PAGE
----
Sunday, February 2, 2014

Nathan Winograd Ignores Failure of "No-Kill" In Delaware

Tout The Product, But Ignore The Failures

Ignorance and denial of accountability is rampant within the "No-Kill" movement.  Not only did the post by one or our "No-Kill" advocates conveniently disappear when she reached out for help in the final days of Safe Haven on Mr. Winograd's Facebook page, but Mr. Winograd continues to run away from providing the answers as to why "No-Kill" and CAPA has been such a failure in Delaware.

He take's no accountability for the fact that since CAPA was enacted, that we've seen the failure of "No-Kill" dog control for just one county under Safe Haven, or the fact that they failed despite the help of many other "No-Kill" shelters across the state. Nor does he explain why shelters in Delaware have faced losses since they've changed to "No-Kill" or after CAPA was enacted, and ultimately the Safe Haven bankruptcy.

Even when a gentleman asked him the question on his Facebook page, Mr. Winograd just sniped back and ignored the many excellent points that Mr. Willard made, and then deleted Mr. Willard so his followers would not see the reality of Delaware under CAPA.
Chuck Willard - I realize any movement will have setbacks, and I think that the shelter community as a whole be it "no kill" or not wants the same outcomes for the animals in their care. What I don't understand is the total lack of accountability and transparency with the "no kill" movement. Around this time last year, you were touting the Delaware CAPA laws as a huge victory for animals and "no kill" advocates. With the recent closings of the Safe Haven shelter contracted by the Georgetown, Delaware community to provide "no kill" shelter services, would you please explain to the layman why a shelter with increased funding, laws mandating their existence, and a committed director that followed the "no kill equation" went into crushing debt, had all of the board of directors resign their positions, and ultimately lead to the shutdown of the facility and the euthanization of 19 dogs that had been locked inside a cage for over a year in some cases? What could have been done differently? Also, before you point that self-righteous finger at someone claiming their complicity in the "killing" of 4,000,000 animals a year, like in your above post, remember that all of the "no kill" shelters getting city contracts for animal control services that do things like limit admissions, release/abandon cats on the streets, and warehouse animals until they can no longer afford to are also complicit in the awful outcomes that result.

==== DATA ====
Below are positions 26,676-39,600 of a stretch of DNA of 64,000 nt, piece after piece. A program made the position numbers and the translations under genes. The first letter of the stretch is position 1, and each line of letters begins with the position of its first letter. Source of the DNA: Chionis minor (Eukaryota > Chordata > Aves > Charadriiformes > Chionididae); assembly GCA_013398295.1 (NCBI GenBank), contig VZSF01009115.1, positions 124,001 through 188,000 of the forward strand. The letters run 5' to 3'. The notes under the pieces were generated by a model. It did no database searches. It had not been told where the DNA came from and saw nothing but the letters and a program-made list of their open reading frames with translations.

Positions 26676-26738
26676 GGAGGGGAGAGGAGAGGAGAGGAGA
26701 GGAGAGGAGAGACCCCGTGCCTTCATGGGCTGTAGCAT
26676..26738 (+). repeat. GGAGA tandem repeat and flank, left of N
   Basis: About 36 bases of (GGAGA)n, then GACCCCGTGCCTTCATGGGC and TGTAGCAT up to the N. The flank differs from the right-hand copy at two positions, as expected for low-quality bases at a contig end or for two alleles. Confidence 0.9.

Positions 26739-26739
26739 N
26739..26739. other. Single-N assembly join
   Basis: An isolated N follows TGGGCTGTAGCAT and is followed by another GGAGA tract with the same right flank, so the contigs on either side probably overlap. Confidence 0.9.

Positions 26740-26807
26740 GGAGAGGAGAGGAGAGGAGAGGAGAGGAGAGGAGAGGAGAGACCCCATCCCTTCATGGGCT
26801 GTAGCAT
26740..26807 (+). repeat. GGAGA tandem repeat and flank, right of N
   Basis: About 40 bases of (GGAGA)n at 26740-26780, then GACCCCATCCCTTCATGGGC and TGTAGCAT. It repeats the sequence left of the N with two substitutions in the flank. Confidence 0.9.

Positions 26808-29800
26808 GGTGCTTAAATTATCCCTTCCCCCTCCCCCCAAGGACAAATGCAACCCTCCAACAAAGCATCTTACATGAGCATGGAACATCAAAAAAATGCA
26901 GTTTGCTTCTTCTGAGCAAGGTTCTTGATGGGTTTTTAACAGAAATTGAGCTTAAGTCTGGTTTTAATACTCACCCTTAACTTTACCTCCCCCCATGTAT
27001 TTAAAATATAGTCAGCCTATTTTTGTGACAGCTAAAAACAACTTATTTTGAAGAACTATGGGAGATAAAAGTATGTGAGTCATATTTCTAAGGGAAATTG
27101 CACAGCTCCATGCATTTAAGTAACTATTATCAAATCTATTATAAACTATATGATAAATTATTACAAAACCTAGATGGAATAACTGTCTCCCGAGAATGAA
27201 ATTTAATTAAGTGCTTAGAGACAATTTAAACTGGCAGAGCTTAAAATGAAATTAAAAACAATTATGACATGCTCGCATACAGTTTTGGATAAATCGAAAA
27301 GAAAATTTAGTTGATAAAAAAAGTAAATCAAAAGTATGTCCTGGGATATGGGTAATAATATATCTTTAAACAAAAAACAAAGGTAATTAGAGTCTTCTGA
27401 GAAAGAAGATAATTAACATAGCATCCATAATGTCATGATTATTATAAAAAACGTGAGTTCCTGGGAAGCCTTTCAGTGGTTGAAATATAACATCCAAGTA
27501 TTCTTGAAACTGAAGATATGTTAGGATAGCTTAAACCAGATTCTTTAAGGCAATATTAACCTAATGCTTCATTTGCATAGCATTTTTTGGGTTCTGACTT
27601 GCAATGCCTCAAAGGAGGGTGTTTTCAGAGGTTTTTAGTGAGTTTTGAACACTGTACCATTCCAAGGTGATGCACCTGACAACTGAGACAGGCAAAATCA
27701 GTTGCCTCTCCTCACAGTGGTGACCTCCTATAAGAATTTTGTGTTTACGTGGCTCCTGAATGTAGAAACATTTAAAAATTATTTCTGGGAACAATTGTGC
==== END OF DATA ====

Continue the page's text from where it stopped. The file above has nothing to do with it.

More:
Nathan Winograd - Chuck, do not come on my page and start casting accusations about self-righteousness. Hannah came on the page and called the movement to save lives and the successful implementation of that effort in hundreds of communities across the country a "joke." To the animals who now live instead of die, it's offensive and I will respond to that without hesitation and without equivocation and if that offends you, so be it. Self righteous? I call it right and wrong.
about an hour ago · Edited · Like
Whereas if you look at the screenshot below, you will see that while Mr. Winograd ignored the many questions about the failure of "No-Kill" in Delaware, he had a ton to say to Hannah who called the movement a "joke".  So obviously his lack of any response to Mr. Willard shows the movements attempt to sweep Delaware's failure under the carpet and pretend it never happened.

Nathan Winograd can try and sweep the mess he's made in Delaware with CAPA under the carpet, but other states have seen it and that's why CAPA has failed in every other state it's been introduced, and those states will continue to look at the many intended consequences that resulted - from shelter financial losses and Safe Haven's bankruptcy, to the closed shelter doors that have left thousands of defenseless animals on our streets to fend for themselves.

The Failure Of The "No-Kill" Business Model

No-Kill Delaware asked the following question today and actually proves our point that the "No-Kill" agenda in Delaware has been a failed business model:
"When Pan Am went bankrupt, did anyone argue that the airline business could not succeed? Of course not. Everyone knew it was one company that failed, not the whole industry. That is the same with Safe Haven. It is just one No Kill shelter that failed because of mismanagement. The failure of Safe Haven doesn't "prove" that No Kill shelters can't succeed." - No-Kill Delaware Facebook Page 2/2/14